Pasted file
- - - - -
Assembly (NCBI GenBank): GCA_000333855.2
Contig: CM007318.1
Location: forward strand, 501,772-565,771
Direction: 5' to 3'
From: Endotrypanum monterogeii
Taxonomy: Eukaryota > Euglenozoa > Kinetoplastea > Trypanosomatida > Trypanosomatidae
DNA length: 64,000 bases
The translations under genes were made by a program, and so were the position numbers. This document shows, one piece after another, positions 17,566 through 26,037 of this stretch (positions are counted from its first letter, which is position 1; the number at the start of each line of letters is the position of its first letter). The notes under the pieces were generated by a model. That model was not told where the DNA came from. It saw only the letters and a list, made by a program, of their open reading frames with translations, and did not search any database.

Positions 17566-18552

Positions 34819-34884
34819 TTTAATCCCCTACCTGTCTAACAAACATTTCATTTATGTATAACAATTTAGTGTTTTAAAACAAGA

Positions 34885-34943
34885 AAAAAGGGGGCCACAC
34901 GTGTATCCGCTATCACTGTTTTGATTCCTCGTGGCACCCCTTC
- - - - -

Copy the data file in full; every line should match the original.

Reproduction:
Assembly (NCBI GenBank): GCA_000333855.2
Contig: CM007318.1
Location: forward strand, 501,772-565,771
Direction: 5' to 3'
From: Endotrypanum monterogeii
Taxonomy: Eukaryota > Euglenozoa > Kinetoplastea > Trypanosomatida > Trypanosomatidae
DNA length: 64,000 bases
The translations under genes were made by a program, and so were the position numbers. This document shows, one piece after another, positions 17,566 through 26,037 of this stretch (positions are counted from its first letter, which is position 1; the number at the start of each line of letters is the position of its first letter). The notes under the pieces were generated by a model. That model was not told where the DNA came from. It saw only the letters and a list, made by a program, of their open reading frames with translations, and did not search any database.

Positions 17566-18552

Positions 34819-34884
34819 TTTAATCCCCTACCTGTCTAACAAACATTTCATTTATGTATAACAATTTAGTGTTTTAAAACAAGA

Positions 34885-34943
34885 AAAAAGGGGGCCACAC
34901 GTGTATCCGCTATCACTGTTTTGATTCCTCGTGGCACCCCTTC